SETTING STANDARDS EARLY – Because there are only have 14 minutes in each match, it is vital we set our stall from the beginning. Nobody – Players or referees – has time to warm up. Be ready mentally and physically to fire up and enforce standards at that first tackle and that first set piece.

KEEP THE BALL IN PLAY AS LONG AS LEGALLY POSSIBLE – Sevens is all about continuous play and as referees we need to do our best to accommodate this ? quick throw ins, quick penalty taps, etc. This does NOT mean overlooking infractions or lowering standards, but requires us to work even harder to manage situations first, and look for ways not to blow penalties instead of looking for ways to blow the whistle. Keep up with play and be sure to – get there – so we can use our presence as a further deterrent to negative or destructive play.

STRAIGHTEN OUT OUR RUNNING LINES – Play develops much more quickly in Sevens so it is important that we get to the breakdown quickly. Running around in arcs and diagonally across the pitch can lose valuable time in getting to the tackle/ruck. When the attacking side is advancing up the pitch, try and run parallel to the touchline and THEN slide over to the breakdown. Put yourself in a position to see the ball FIRST, then go through your sequence (tackler, ball carrier, arriving players) and make an accurate decision quickly, play on, penalty or unplayable. Being too deep on the defensive line or in the saddle position will lose you valuable seconds.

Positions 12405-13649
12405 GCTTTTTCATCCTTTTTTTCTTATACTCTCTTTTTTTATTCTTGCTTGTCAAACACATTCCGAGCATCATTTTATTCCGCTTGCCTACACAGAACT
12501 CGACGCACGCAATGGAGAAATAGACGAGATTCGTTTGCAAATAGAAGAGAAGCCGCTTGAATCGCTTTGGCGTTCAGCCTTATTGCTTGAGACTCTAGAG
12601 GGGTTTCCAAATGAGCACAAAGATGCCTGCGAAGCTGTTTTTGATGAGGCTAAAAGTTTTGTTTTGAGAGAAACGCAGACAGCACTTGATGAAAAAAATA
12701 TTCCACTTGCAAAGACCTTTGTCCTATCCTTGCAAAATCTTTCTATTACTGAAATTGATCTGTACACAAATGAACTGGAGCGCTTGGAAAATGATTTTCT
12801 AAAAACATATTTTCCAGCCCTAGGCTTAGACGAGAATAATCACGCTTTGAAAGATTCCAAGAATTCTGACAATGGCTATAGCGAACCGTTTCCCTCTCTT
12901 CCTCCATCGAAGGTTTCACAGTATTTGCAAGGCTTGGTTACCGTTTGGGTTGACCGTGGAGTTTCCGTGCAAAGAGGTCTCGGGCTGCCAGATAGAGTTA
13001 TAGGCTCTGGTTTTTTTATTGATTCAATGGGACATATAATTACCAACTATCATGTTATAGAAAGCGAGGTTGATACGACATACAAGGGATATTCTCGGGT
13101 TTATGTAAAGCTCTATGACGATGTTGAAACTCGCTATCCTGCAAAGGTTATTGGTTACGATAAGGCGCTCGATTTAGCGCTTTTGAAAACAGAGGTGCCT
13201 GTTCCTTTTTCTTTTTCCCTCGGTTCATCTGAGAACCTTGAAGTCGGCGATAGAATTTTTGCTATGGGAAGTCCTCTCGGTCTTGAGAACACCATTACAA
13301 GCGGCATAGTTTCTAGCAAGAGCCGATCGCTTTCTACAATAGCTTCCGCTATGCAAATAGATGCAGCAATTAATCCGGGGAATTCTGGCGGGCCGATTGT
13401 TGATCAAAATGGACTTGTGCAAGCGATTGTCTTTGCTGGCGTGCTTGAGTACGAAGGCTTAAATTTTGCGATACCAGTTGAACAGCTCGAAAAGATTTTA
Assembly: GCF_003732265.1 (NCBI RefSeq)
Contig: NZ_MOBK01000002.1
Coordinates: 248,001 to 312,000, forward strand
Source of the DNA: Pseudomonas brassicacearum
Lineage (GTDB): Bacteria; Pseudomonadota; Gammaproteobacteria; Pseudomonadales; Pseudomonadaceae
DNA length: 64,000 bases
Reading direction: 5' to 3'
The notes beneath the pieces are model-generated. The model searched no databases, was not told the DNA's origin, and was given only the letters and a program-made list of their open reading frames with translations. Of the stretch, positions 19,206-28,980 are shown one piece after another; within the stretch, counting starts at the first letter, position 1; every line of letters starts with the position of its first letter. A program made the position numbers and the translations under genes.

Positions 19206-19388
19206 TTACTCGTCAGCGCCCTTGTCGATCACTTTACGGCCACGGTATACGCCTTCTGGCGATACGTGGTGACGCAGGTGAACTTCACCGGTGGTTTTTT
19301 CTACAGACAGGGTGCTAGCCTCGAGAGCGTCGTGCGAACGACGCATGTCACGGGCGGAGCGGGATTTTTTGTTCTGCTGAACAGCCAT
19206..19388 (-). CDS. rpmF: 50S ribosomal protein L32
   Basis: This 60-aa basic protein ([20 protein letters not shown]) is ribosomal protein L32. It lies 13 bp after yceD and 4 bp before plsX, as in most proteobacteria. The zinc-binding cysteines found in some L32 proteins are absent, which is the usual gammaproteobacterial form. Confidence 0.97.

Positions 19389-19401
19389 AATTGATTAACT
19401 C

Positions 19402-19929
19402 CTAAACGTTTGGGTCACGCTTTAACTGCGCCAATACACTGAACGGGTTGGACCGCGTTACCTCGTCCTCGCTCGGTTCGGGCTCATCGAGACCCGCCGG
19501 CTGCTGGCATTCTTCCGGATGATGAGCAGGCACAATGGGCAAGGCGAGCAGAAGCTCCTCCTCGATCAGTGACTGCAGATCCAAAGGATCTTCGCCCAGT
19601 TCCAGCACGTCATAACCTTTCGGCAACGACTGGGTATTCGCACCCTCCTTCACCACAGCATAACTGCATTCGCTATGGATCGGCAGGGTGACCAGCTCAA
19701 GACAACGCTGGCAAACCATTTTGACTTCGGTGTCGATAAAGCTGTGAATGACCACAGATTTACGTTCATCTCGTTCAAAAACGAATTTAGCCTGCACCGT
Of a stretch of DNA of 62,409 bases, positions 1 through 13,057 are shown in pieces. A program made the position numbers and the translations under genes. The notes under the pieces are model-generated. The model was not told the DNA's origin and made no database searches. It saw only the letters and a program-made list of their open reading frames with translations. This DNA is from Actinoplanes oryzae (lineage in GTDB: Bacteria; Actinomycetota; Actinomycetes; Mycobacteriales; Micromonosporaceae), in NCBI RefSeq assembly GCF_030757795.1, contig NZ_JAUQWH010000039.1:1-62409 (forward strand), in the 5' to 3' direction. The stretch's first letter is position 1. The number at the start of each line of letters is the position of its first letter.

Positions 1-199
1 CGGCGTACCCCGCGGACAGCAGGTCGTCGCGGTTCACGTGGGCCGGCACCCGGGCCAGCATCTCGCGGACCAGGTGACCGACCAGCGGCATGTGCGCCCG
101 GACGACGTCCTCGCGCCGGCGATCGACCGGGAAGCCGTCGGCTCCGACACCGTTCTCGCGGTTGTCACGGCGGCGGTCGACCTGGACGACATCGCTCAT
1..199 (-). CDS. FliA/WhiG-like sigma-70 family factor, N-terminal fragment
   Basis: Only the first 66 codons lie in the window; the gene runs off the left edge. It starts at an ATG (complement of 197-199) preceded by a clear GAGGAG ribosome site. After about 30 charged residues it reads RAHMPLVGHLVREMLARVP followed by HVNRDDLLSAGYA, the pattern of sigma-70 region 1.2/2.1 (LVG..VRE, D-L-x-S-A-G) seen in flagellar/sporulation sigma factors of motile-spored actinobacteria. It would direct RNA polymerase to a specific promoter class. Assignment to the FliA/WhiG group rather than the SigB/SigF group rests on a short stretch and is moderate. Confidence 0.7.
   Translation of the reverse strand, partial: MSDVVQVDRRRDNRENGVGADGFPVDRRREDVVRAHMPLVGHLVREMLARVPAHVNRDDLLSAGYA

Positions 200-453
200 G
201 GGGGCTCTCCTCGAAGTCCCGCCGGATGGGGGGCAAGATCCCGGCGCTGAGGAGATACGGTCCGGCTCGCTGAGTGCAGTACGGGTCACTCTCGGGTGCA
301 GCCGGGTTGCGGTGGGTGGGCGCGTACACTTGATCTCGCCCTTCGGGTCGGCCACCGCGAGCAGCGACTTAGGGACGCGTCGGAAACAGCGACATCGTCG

WORK AS A TEAM – Sevens is all about tournament play, as opposed to XVs, which is usually a single match. Work in concert with your fellow referees, matching standards as much as humanly possible, and agreeing on application of laws that will send a consistent message to all of the teams. Help and support each other on and off the pitch.

Paddy Mac
National Sevens Referee Manager
USA Rugby
Cell 323-899-2471

IRB Clarification: Law 17.6(g) – Ball carrier in a maul

Posted by IRB Laws on November 24th, 2011

“Law 17.6(g) says: “If the ball carrier in a maul goes to ground, including being on one or both knees or sitting, the referee orders a scrum unless the ball is immediately available.”